Some boards do encourage their members to visit company facilities and talk to employees. Although this is certainly a step in the right direction, it is not a good substitute for rigorous analytic information. Nor is it a good substitute for having the board review an organization’s succession plans and assess the quality of its management talent. One way boards can accomplish the latter is by asking managers to make presentations to the board; another is to have managers participate in board meetings.
In short, most corporate boards simply do not have the expertise or information they need to set a strategic direction for recruiting, developing, and assessing their company’s talent.
Inadequate HR Departments
In any organization that believes human capital is its most important asset, it follows logically that the HR department should be its most important staff group. This means that HR should contain some of the top talent in the company, along with the best information technology resources, and HR should be a valued expert resource when it comes to strategy development, change management, organization design, and talent management.
The HR function should be staffed with individuals who understand the business — and who know the intricacies of human capital strategy and management systems. The department shouldn’t be staffed only with individuals who are planning on a career in HR. To be sure, some professionals will devote their careers to human resources, and they should have advanced degrees and in-depth expertise; however, the HR department should also be seen as an important career stepping-stone for anyone who aspires to a senior management position — just as experience in operations and finance are seen as critical in organizations that treat financial capital as their most important asset.
HR department leaders need to be involved in business strategy discussions. Sometimes this requirement is expressed as HR’s need to be at the table when key business strategy decisions are made, but a seat at the strategy table is not enough. If human capital really is an organization’s most important asset, human resources should “set the table” for strategy discussions by framing the issues in terms of the current condition of the organization’s human capital and what talent is available in the market. This can illuminate strategic opportunities that might not otherwise be seen, and can make it clear when strategies are not feasible.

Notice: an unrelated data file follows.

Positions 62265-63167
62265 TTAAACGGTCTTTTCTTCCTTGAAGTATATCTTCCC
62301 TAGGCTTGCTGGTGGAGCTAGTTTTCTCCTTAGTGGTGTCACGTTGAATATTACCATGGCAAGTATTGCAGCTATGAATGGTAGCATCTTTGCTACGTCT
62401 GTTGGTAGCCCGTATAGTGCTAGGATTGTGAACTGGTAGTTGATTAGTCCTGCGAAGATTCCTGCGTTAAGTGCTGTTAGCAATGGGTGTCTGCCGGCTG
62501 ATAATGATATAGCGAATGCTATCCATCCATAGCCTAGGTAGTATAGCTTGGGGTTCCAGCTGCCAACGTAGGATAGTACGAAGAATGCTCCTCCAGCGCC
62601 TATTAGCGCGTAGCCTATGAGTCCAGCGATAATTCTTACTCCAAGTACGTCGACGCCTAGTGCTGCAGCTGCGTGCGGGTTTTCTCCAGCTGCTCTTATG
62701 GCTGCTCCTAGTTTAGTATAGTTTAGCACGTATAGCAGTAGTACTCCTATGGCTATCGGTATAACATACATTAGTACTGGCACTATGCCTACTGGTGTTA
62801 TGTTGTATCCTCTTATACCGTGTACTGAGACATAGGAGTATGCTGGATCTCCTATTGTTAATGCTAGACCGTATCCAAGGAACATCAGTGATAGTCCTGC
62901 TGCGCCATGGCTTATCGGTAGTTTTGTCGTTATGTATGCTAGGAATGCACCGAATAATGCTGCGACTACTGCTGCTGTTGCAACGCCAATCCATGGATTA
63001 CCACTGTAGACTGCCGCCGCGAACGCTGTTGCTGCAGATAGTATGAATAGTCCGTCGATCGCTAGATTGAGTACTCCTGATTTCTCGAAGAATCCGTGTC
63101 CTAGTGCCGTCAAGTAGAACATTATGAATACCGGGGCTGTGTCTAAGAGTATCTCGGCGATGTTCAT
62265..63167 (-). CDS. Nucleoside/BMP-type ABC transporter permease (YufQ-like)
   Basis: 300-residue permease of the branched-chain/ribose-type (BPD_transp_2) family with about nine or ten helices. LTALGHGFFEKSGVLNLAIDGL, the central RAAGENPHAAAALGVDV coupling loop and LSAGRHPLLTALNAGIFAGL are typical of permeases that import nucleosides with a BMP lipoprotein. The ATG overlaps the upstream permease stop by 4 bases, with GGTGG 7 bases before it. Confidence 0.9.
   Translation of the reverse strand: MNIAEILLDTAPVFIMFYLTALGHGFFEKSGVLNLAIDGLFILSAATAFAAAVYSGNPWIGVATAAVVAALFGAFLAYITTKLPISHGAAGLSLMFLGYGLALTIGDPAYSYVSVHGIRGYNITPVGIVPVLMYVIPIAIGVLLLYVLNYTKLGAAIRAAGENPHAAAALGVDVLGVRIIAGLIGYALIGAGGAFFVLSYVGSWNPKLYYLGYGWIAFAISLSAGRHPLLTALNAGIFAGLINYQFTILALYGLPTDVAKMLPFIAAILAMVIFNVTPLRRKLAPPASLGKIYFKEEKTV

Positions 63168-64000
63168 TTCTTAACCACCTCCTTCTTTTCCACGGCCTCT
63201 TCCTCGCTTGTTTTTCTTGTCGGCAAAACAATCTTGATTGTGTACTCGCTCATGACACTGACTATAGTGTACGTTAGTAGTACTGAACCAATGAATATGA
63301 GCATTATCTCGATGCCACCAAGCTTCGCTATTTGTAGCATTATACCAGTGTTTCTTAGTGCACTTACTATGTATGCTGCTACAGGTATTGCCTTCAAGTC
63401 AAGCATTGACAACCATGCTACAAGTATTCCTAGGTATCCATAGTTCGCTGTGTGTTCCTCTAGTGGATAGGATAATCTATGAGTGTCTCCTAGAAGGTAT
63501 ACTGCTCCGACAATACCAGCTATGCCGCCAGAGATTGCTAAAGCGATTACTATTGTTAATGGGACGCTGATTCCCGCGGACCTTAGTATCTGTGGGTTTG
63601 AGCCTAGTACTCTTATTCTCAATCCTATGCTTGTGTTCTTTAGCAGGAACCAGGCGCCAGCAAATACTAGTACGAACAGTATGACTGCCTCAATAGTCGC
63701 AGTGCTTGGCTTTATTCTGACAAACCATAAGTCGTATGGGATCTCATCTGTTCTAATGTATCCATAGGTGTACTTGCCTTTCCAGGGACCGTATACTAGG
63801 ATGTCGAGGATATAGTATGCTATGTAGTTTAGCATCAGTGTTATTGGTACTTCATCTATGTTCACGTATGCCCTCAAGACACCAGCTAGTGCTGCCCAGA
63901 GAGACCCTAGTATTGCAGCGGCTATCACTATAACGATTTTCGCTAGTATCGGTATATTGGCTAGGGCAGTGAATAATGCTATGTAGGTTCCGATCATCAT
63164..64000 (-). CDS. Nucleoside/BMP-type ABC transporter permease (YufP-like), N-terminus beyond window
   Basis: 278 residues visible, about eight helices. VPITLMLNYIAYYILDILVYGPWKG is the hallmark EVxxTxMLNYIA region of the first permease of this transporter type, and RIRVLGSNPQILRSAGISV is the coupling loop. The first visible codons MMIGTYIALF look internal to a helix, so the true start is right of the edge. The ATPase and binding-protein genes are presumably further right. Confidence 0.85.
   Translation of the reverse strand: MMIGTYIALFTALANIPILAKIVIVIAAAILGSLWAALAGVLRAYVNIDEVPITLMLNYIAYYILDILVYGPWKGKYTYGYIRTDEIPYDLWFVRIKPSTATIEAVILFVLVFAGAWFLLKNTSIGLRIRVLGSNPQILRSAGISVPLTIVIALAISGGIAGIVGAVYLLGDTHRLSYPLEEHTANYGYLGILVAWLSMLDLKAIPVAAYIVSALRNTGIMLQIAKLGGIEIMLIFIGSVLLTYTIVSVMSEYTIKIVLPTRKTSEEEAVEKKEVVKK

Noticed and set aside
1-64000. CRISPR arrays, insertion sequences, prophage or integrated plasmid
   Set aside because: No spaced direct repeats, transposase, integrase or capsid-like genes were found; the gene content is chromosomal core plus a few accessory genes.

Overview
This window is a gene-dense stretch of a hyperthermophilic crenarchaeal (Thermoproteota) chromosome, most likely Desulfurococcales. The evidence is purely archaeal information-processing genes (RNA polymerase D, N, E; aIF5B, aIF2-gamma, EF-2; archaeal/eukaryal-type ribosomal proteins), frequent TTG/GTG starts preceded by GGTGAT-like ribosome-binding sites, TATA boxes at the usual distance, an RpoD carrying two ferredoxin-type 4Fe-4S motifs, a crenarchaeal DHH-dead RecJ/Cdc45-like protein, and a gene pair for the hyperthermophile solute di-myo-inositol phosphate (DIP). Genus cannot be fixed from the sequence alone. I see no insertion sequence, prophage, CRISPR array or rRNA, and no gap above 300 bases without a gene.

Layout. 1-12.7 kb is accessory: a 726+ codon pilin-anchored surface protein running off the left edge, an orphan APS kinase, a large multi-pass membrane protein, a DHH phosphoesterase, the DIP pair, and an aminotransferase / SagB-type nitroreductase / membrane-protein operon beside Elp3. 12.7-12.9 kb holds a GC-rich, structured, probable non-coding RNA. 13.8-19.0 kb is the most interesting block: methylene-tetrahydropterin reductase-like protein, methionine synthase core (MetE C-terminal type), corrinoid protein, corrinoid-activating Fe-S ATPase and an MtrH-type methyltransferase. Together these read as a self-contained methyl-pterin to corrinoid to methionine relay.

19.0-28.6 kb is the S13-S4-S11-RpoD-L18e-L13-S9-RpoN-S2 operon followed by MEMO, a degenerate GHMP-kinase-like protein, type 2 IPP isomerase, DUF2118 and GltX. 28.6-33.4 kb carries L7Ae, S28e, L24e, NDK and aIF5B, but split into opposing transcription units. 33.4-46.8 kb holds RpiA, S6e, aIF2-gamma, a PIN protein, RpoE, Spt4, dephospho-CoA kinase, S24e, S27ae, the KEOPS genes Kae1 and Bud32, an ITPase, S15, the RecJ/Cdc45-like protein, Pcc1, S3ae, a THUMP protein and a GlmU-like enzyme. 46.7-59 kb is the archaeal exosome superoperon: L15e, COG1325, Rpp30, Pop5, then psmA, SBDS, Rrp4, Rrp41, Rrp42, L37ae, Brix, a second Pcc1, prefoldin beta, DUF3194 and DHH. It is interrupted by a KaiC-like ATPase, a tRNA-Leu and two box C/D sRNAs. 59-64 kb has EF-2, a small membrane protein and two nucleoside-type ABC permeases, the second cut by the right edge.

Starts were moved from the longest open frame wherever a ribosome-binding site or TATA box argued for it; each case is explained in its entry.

There is a great deal of evidence to suggest that the HR departments in most major corporations are far less involved in strategy than they should be. With a few exceptions, HR departments get neither the talent, nor the resources, nor the access to the knowledge they need to be an expert resource on strategy, change management, organization design, and talent management. Even the best HR departments rarely reach this standard.
The best people coming out of business schools typically do not choose careers in HR. The field pays lower salaries and is not seen as a great starting point for the career of any would-be senior executive (except, of course, for HR executives). As a result, human resources is not a preferred concentration in most MBA programs. Almost none of today’s top executives have ever worked in an HR department. (A couple of exceptions are Anne Mulcahy at Xerox and John Hofmeister at Shell Oil.)
In most organizations, the HR function itself is staffed with competent professionals, but few have had middle or senior management jobs outside HR. As a result, they don’t have the experience that helps them think of their work in the context of the larger business and its priorities. This in turn means that they often have difficulty providing the kind of strategic direction and advice that is needed. PepsiCo, General Electric, and IBM are often cited as leaders in the deployment of HR, but even these companies do not systematically rotate their top management talent into the HR department. (They do, however, recruit top talent into the HR department.)